Al Rosenberg: it is awesome here. Very Super 8 to me.

Paper Girls takes us back to 1988 – what do you see as some of the potential benefits and/or drawbacks of this setting?

Anna: The setting makes the whole plot plausible unless there is an idyllic town somewhere where papers Paper Girls, Brian K Vaughn, Cliff Chiang, Image Comics, 2015are still delivered on bicycles. The 1980s still seem like a “nostalgia” setting rather than a more “historical fiction” setting which is not my favorite. I’m interested to see if the comic touches on any current events of the 1980s.

Ardo: Haha. I was born in the 90s so the 80s feel like historical fiction to me. I think it’ll be interesting in terms of clothing and musical references. We’ll see. I’ve seen quite a few things set in the 80s.

Christa: The 1980s feel like such an interesting time period to set this in since it really wasn’t that long ago but we’ve been through some major technological advances since then. It can feel familiar and like a whole other world at the same time. And since there has already been references to the Challenger explosion and AIDS, I’m hoping this comic will go beyond nostalgia and explore some of the unique aspects of that decade.

There’s been some controversy over one character’s use of a gay slur. Do you have any thoughts on the use of that word in this comic? Was it a deal breaker for you?

Megan: Really, it’s two gay slurs. She not only uses the “f word,” she also calls the same boy “AIDS patient.” Homophobic slurs and even homophobic characters aren’t a dealbreaker for me but I’m sure as hell not endeared to the character. Yes, it’s set in 1988. It was a less tolerant time. I don’t care.

Anna: I thought it necessarily took you out of the narrative. Maybe that was the point, as if to highlight the era and setting, but I didn’t like it. I hope that it wasn’t just put in there for shock value though I’m not sure what the point could be otherwise.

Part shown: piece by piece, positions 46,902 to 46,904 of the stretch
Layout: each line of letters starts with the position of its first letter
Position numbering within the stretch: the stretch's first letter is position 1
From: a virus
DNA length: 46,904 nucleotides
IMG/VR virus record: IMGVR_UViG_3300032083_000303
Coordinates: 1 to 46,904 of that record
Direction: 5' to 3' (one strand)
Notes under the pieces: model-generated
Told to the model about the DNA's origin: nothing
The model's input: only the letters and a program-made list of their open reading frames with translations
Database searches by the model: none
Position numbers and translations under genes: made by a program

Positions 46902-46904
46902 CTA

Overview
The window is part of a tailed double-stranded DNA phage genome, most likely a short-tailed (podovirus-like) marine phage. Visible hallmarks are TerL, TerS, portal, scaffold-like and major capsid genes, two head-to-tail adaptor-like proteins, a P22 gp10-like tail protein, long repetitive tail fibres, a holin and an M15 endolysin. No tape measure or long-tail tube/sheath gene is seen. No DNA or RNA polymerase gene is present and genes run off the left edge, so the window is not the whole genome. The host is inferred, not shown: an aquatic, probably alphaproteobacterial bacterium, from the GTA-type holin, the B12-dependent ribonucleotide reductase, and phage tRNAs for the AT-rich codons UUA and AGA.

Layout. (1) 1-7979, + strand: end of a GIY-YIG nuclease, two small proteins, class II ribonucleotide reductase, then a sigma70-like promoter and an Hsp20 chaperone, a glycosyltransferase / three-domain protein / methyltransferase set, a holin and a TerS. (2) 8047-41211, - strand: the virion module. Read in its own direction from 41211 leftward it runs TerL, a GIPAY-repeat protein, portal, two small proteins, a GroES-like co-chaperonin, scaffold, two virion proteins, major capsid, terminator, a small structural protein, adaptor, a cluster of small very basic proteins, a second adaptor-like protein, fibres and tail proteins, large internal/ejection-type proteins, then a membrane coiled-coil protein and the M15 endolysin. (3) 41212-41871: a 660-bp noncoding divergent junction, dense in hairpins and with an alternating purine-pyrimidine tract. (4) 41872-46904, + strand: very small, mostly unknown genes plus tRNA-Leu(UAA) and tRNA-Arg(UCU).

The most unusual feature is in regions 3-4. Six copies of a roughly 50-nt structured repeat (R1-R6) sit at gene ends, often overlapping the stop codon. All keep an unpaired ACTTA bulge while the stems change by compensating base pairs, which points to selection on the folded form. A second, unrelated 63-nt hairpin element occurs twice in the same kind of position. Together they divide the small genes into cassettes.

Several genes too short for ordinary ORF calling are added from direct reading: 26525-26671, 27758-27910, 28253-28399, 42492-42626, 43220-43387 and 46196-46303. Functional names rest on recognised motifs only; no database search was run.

Ardo: When it comes to slurs, I think two things need to happen for it to work: context and commentary. It’s set in the 1980s so to pretend that people DIDN’T say these things is cleaning up history (but I also don’t think you need to write it to the point where we can TELL you want to be edgy). I do also think you can’t just leave it there. I think BKV is the type of writer who has enough goodwill from his previous work to ensure that down the line, he’ll comment on this way of being later on. I think it’s important to reflect reality while also challenging it. He doesn’t have to do it now in issue #1 (or in a hit-us-over-the-head way) but I think he will do it.

Christa: I agree that it did take me out of the narrative when I first saw it on the page – even though I had been warned about it in advance – the “AIDS patient” comment even more so because I had no idea it was coming. But like Ardo mentioned to pretend people didn’t say these kinds of things would be misleading. This comic opens on November 1 1988 – The first World AIDS Day is right around the corner, summits and meetings about AIDS are being held all over the world, – this would have been something people were talking about and something that many people would have strong feelings about, both positive and negative. What’s important to me is that a) Erin immediately calls Mac out on her word choice and b) how BKV handles this attitude going forward.  

Al Rosenberg: I was very unhappy. But also hoping she experiences a lot of growth. Maybe she’s a self-hating gay teen.

What were your overall impressions of issue #1? What did you like the most about it and what could be improved?

Paper Girls, Brian K Vaughn, Cliff Chiang, Image Comics, 2015Anna: I’m definitely intrigued. Like Megan mentioned, I’m hoping that the characters develop more into distinct and interesting possibilities. I hope that the homophobic language is not a habit because I can’t be on board with that.

Ardo: I’m also intrigued.

Christa: I am a space and science-fiction fangirl so as soon as that angle popped up I was pretty forgiving of the mediocre character development. 

Al Rosenberg: Everyone needs to be fleshed out more. I am very curious about the pending time travel aspect.

Will you keep reading?

Megan: Probably not.

Anna: I think I will. The art, my love of girl gangs, and potential NASA conspiracies will keep me reading at least for a few more issues.

Ardo: Yes and that’s mostly for the art which is surprising since it’s BKV who is writing it. I need more depth from the characters for sure.

Christa: I’m on board – like I said I love science fiction and that seems to be where this comic is heading. And Brian K Vaughn and Cliff Chiang are both so amazing that it would be a shame not to give them a few more issues to really get things going.

Al Rosenberg: Yep. I’m going to give it two more issues before I decide.